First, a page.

State of Ilocos

Ilocos Sand Dunes, a lone desert in the tropical island of Luzon
(photo from
Ilocos, a prospective federal state in the northern Philippines covering the narrow, rather rocky plain between the Cordillera Central mountain range and the Luzon Sea. The name Ilocos comes from ilook, "people of the coves," describing the natives of the region.

People  The indigenous people of Ilocos are the Ilocano, also called Samtoy. Living off a stony soil difficult to till, the Ilocano are characterized as hardworking and frugal, with generally sturdy physique. They lead austere, sometimes spartan lives, focusing mostly on work and productivity and spending less on ostentatious material possessions.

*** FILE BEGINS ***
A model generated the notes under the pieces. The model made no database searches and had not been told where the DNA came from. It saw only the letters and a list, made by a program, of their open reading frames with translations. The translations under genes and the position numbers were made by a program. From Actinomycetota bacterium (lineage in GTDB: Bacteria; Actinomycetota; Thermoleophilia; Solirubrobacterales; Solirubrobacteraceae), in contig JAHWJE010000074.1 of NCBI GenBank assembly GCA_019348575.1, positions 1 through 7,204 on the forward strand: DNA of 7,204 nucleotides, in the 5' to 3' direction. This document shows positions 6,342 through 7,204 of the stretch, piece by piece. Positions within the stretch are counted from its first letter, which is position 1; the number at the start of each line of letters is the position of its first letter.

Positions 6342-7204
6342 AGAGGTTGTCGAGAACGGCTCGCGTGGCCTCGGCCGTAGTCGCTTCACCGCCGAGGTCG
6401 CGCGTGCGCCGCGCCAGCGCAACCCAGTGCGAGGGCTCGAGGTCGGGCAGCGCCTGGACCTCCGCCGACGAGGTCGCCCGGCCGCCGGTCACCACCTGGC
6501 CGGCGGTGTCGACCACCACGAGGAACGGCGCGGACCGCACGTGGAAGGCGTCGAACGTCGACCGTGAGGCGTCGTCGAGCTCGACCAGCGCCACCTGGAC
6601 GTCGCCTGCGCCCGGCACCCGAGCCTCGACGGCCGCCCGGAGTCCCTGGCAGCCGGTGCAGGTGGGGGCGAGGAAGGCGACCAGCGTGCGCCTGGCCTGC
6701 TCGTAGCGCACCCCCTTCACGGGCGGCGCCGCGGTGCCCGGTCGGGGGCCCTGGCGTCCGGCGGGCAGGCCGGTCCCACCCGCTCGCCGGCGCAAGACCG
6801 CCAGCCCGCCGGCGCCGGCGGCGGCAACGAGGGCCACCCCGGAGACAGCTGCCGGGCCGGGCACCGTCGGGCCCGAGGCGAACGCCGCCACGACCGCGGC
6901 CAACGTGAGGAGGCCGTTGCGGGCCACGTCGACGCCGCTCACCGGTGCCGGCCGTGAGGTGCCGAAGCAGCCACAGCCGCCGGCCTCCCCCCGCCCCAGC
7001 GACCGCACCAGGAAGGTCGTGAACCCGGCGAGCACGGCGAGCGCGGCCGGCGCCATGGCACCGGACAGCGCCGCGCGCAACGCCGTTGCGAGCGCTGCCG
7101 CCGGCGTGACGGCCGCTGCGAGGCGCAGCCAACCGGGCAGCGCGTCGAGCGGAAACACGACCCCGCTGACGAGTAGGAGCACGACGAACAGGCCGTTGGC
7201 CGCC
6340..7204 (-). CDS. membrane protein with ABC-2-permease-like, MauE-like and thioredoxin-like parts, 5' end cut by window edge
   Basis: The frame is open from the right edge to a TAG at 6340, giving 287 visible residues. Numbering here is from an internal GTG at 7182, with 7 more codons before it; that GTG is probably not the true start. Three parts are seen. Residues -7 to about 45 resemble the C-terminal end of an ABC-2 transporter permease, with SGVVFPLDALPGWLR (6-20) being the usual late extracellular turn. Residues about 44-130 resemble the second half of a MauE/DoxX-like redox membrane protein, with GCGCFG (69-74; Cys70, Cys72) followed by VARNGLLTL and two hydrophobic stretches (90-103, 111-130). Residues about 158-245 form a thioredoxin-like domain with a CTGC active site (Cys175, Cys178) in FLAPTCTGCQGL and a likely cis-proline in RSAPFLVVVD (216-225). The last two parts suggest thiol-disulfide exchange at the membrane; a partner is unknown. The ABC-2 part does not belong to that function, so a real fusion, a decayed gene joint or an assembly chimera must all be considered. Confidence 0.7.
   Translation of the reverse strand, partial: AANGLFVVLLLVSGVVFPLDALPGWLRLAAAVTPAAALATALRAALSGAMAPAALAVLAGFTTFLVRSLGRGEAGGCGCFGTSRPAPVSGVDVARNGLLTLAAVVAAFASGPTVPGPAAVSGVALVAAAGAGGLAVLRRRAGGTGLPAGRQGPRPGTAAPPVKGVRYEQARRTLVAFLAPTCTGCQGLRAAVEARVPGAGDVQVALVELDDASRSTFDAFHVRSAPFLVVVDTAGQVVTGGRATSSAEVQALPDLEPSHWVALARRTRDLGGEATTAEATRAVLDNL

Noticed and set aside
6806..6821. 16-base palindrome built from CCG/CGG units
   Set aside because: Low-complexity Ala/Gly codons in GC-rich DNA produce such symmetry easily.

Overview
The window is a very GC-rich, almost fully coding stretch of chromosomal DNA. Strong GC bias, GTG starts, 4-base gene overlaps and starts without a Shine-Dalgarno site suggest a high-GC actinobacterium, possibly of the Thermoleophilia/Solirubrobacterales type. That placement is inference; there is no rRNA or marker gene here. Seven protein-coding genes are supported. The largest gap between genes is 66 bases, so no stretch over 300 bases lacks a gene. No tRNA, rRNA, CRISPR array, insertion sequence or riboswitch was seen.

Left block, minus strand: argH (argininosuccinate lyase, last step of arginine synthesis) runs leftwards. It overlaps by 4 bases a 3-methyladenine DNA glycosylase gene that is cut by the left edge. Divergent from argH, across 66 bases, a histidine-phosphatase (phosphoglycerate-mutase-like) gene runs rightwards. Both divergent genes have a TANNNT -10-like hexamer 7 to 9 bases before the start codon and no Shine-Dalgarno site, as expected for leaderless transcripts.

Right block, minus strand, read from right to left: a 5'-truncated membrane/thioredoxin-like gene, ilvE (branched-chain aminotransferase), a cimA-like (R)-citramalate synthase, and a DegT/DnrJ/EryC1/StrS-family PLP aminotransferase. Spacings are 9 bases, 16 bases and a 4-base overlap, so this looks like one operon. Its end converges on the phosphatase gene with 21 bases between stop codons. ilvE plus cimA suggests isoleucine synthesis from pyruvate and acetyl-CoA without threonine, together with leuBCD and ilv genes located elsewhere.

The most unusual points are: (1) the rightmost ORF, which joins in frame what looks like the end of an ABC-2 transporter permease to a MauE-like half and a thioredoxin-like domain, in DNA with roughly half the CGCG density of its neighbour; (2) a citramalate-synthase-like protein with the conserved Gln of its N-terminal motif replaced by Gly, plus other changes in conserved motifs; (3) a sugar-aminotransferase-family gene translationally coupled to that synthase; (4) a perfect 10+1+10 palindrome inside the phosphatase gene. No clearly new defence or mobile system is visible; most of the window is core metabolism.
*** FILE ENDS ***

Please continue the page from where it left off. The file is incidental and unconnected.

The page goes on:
Ilocano boys
(photo from

History  Even before the advent of the Spaniards, the western coasts of Northern Luzon, from Pagudpud in the north (then part of Bangui) to Luna in the south (then called Namacpacan), were acknowledged as one region: the land of Samtoy. It was called Ylocos by the Spaniards, who accordingly organized it as a single province, up until it was split into Ylocos Norte and Ylocos Sur in 1818. Ilocos’ southernmost town of Bacnotan was founded a few years after its inception, but was ceded to the newly created province of Pangasinan in 1611, and in 1850 joined by Bangar, Luna and the not-so-long-ago founded municipality of Balaoan to become part of the new province of La Union. Hence, today, the ancient land of Samtoy lies across three provinces — Ilocos Norte, Ilocos Sur and La Union.